Another worker added, “Bing was on a body before he became mayor that was already talking about the privatization of services. We are not surprised with these policies.”

The city council received praise from the media for showing “leadership” by voting for a financial dictatorship over Detroit. Far from being a “new dawn” for the city the ratification of the consent agreement sets the stage for a new assault on working people in Detroit, the further decimation of city services and the gutting of the jobs, wages and working conditions of city workers. Round after round of budget cuts and layoffs have left city services in a state of near dysfunction, vast areas of the city are in ruins, the bus system barely operates and the fire department is severely undermanned and under-funded.

In contrast to an earlier proposal by Snyder that would have placed all power in the hands of an unelected financial review board, the current agreement allows the mayor and city council to retain their roles. However, the consent agreement vests enormous powers in unelected bodies that will monitor budgets and spending. If the state determines the city is not in compliance with the terms of the consent agreement the governor can, upon the recommendation of the state treasurer, appoint an Emergency Manager.

The agreement creates a nine-member financial advisory board that would review and monitor budgetary matters. It would establish official revenue projections and require that city budgets be based on those projections. The governor would appoint three members to the board and the city council and the mayor two apiece. The state treasurer would appoint one member and the governor and mayor would choose the ninth member.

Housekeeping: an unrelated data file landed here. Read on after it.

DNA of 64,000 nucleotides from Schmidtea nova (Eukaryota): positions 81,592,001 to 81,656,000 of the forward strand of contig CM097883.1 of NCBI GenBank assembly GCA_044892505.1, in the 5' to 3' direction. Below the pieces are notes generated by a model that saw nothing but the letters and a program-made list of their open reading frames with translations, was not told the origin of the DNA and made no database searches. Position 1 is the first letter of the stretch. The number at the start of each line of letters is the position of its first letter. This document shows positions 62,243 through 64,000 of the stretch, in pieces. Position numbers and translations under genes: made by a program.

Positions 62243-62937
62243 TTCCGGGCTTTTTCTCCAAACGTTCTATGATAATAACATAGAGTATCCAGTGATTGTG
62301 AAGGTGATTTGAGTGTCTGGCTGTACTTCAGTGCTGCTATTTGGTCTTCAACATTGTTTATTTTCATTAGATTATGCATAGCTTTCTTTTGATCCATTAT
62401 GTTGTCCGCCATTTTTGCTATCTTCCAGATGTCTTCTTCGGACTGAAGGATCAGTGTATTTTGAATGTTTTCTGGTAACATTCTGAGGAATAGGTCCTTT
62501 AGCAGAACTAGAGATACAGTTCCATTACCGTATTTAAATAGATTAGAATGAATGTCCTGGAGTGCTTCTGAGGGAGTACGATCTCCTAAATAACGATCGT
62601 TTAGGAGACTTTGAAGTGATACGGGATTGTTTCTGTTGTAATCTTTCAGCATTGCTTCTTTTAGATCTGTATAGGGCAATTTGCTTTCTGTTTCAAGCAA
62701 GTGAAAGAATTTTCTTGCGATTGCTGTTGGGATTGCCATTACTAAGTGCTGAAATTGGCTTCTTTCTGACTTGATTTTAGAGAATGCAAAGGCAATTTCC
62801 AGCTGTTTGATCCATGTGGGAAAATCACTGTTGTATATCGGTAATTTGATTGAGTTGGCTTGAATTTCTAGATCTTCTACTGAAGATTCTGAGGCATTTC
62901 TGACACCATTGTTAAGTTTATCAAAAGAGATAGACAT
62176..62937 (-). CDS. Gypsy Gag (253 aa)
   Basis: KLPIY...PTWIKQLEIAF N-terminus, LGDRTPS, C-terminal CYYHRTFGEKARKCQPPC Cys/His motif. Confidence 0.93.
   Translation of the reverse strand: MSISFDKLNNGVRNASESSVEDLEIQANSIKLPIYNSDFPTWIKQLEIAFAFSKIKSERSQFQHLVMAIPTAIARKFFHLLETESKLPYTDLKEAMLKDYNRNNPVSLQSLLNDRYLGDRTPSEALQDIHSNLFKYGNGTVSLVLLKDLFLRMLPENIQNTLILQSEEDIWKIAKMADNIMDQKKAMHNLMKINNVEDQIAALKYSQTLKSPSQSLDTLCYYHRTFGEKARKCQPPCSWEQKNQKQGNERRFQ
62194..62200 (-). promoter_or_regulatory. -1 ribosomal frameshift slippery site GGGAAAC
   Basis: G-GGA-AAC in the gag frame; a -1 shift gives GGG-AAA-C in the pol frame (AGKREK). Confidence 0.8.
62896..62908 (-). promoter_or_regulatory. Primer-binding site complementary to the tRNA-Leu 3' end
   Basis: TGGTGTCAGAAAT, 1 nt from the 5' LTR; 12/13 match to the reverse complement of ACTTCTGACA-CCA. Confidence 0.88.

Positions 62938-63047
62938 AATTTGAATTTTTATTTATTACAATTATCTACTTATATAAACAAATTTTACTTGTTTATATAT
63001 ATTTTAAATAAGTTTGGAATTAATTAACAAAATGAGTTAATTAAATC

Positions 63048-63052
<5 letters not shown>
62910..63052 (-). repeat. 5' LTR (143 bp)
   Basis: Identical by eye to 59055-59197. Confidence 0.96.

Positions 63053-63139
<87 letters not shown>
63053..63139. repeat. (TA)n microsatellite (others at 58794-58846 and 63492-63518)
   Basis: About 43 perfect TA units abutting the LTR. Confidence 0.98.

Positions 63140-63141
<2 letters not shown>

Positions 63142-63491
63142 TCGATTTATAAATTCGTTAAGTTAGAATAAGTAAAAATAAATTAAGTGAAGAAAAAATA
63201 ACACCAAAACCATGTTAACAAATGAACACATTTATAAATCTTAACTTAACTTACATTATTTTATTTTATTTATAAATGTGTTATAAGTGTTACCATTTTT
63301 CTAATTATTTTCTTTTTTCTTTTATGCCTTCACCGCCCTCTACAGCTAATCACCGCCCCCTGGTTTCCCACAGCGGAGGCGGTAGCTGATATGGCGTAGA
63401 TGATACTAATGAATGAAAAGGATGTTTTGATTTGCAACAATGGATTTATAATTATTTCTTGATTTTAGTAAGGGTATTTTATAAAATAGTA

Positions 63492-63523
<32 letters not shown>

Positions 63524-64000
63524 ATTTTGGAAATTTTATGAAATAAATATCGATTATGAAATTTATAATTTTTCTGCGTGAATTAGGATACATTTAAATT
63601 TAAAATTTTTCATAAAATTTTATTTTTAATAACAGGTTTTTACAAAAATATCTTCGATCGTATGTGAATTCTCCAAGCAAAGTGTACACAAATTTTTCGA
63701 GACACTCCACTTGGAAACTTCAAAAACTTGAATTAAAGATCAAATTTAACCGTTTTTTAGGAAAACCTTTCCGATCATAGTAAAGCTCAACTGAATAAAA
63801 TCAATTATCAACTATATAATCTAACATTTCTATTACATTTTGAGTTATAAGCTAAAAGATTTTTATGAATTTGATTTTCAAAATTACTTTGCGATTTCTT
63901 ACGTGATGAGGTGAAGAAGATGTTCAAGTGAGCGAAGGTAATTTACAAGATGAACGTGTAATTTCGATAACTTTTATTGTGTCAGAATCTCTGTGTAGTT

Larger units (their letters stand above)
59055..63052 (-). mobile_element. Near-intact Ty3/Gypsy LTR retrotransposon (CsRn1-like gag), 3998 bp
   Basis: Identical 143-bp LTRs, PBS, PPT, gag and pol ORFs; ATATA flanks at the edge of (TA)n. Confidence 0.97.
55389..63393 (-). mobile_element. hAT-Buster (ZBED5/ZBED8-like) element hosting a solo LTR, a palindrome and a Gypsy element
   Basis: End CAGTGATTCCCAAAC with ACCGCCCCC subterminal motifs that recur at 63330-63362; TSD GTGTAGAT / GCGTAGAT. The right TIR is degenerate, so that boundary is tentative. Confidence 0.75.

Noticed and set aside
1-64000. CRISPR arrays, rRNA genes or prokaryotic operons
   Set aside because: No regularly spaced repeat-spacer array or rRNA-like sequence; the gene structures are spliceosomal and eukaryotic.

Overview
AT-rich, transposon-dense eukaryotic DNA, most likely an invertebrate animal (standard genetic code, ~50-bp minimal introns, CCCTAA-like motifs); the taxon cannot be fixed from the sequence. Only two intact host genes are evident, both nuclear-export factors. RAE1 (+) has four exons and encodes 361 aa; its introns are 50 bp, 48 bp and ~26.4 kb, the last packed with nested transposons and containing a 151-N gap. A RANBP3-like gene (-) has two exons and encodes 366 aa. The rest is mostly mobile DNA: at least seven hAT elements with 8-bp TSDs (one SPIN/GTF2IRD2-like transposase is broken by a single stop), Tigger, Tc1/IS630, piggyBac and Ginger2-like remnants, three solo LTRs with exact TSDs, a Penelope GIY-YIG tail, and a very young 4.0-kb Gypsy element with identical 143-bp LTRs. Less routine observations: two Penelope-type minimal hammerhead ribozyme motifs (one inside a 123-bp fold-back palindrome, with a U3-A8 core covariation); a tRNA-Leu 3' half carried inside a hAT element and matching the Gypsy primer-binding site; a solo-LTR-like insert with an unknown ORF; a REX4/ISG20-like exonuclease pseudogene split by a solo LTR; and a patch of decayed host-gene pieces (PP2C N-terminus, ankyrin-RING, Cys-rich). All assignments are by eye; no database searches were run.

The mayor would also appoint a chief financial officer and a projects manager from a list of names chosen in collaboration with the governor. The CFO could intervene to force budget cuts if he or she determines that spending is outpacing revenue while the projects manager would oversee “operation reform”, i.e. the downsizing and merger of city departments.

The state of Michigan will not provide any money to help Detroit meet expenses. Instead it is granting the city authority to raise $137 million through the sale of municipal bonds, adding to the city’s structural debt of some $13 billion.

Officials of the American Federation of State, County and Municipal Employees (AFSCME) have protested the gutting of collective bargaining rights contained in the consent agreement. However, they have demonstrated that they will do nothing to fight the cuts, having already agreed to massive concessions. The unions have limited their opposition to the courts, filing a series of toothless legal appeals challenging the consent agreement. In each case the courts have rejected the union’s legal challenges.